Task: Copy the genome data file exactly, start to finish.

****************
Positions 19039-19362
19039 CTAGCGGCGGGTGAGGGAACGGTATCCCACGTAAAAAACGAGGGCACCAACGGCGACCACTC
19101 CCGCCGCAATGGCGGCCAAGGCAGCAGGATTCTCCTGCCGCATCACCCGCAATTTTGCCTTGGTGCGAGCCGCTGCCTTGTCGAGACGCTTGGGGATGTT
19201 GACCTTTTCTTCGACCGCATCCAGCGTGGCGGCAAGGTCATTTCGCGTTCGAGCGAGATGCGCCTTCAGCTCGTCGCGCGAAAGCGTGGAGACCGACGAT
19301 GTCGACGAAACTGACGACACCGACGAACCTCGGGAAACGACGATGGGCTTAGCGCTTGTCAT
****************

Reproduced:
Positions 19039-19362
19039 CTAGCGGCGGGTGAGGGAACGGTATCCCACGTAAAAAACGAGGGCACCAACGGCGACCACTC
19101 CCGCCGCAATGGCGGCCAAGGCAGCAGGATTCTCCTGCCGCATCACCCGCAATTTTGCCTTGGTGCGAGCCGCTGCCTTGTCGAGACGCTTGGGGATGTT
19201 GACCTTTTCTTCGACCGCATCCAGCGTGGCGGCAAGGTCATTTCGCGTTCGAGCGAGATGCGCCTTCAGCTCGTCGCGCGAAAGCGTGGAGACCGACGAT
19301 GTCGACGAAACTGACGACACCGACGAACCTCGGGAAACGACGATGGGCTTAGCGCTTGTCAT